Most Active Stories
- Public Party Planned for One-Year Anniversary of Legal Pot
- ‘Can We Buy a Little Less and Share a Little More?’
- Mass: Bundle Up! Worst of the Cold Snap to Arrive this Weekend
- St. Louis Machinists President: Keep 777X in Washington
- Join Us for the 17th Annual KPLU Christmas Jam Holiday Concert and Live Broadcast
News & Music Contributors
Companies' volunteers and Forterra helping clean up Duwamish
People power is helping to clean up one of Seattle's most polluted rivers. On Friday, about a hundred volunteers who work for the Boeing Employees Credit Union pitched in along the Duwamish in Tukwila. They’ve set a five-year goal of cleaning up two miles of shoreline.
The Duwamish River runs through the heart of Seattle, where the city’s industrial past has left tainted soil and toxins that are harmful to humans. The natural landscape is gone. What was once a winding river was long ago straightened into a canal. Himalyan blackberries have taken over the shoreline.
Now city people are pitching in to try and help fix that.
“You have to have goals…and they have to be ambitious, ” says Gene Duvernoy.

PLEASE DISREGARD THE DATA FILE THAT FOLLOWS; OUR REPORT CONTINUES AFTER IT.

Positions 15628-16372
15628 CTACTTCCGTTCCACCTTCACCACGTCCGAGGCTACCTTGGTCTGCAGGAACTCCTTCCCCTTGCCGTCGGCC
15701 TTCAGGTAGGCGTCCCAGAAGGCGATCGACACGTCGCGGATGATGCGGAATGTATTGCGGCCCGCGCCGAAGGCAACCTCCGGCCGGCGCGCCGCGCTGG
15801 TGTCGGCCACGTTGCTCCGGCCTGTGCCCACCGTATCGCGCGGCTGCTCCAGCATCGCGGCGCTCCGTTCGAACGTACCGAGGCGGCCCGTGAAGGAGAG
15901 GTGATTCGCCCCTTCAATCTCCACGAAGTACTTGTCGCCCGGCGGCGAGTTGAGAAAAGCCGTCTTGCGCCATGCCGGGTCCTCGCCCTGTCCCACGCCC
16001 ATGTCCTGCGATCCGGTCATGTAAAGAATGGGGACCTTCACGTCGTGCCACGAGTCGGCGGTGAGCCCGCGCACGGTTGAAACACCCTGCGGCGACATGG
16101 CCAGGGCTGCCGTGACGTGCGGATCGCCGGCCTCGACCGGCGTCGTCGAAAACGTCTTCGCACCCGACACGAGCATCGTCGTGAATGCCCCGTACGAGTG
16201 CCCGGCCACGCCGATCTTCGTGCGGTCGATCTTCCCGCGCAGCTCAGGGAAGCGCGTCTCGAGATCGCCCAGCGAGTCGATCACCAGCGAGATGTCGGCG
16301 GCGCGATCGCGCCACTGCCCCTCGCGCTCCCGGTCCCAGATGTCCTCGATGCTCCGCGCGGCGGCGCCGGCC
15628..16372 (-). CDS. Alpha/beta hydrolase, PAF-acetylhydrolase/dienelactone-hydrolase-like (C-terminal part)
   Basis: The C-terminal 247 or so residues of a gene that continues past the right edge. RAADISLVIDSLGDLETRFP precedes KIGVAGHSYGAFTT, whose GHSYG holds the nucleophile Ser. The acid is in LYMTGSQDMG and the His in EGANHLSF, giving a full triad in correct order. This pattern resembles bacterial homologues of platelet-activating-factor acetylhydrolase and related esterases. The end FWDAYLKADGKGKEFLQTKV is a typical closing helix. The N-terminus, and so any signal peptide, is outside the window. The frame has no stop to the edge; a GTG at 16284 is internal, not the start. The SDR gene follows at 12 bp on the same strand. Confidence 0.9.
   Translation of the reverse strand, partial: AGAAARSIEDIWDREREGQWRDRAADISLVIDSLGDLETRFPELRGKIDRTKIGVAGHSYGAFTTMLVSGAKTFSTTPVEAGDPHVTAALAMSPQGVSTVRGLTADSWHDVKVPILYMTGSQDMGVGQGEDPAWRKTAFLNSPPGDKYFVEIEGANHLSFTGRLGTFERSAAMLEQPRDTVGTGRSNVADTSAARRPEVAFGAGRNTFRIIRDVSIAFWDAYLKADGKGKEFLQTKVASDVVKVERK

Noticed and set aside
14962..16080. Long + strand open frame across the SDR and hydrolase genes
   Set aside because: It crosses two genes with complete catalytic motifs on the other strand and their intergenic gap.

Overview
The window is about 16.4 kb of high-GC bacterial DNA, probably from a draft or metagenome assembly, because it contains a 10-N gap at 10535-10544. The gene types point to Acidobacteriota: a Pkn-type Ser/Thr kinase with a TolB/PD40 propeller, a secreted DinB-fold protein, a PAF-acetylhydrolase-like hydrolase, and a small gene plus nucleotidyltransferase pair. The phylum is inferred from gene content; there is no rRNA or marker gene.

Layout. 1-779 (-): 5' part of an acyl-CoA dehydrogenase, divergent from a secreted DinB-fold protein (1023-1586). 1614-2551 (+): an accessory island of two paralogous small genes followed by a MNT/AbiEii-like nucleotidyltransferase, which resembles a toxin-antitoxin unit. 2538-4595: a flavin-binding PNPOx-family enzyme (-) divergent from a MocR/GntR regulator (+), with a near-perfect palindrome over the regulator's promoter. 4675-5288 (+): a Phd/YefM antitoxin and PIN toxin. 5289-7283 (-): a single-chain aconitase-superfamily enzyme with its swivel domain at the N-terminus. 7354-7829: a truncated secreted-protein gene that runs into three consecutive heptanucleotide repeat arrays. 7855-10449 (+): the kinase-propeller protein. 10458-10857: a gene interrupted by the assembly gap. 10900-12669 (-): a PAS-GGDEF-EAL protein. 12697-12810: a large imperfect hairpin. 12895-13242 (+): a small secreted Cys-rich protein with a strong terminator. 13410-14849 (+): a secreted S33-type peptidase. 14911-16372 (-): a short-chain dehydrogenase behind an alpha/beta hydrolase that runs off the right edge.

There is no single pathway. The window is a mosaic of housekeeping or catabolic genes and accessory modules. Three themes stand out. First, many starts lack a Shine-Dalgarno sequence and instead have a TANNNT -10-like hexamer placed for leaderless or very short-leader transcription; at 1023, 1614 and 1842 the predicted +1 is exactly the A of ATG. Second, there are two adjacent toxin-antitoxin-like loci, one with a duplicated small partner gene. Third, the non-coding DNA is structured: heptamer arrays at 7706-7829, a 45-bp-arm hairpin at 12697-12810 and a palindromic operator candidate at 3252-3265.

He’s the executive director of Forterra, one of the environmental groups helping to support the clean-up effort. They’ve created what they’re calling a Cascade Agenda and clearing invasive blackberries is part of it.
“It takes a lot of deep digging and then replanting and then a lot of coming back and maintenance to make sure they don’t sprout up again,” Duvernoy says.
Clearing invasive blackberries is part of Forterra’s mission to restore ecosystems, even in industrial landscapes along the Duwamish.
Boeing Employees Credit Union says one of their workers looked out on that stretch of the Duwamish and got inspired to help pitch in. BECU's corporate spokesman Todd Pietzsch says an employee named Mike Arizona is the man who started it all, two years ago. His effort is now called the Restore the Duwamish Shoreline Challenge.
It kicked off formally on Friday with speeches and festivities before the shoveling began. Forterra and BECU hope they can use lots of companies' donated volunteer hours to help federal and local officials continue clean up work on the Superfund site.
I Wonder Why ... ?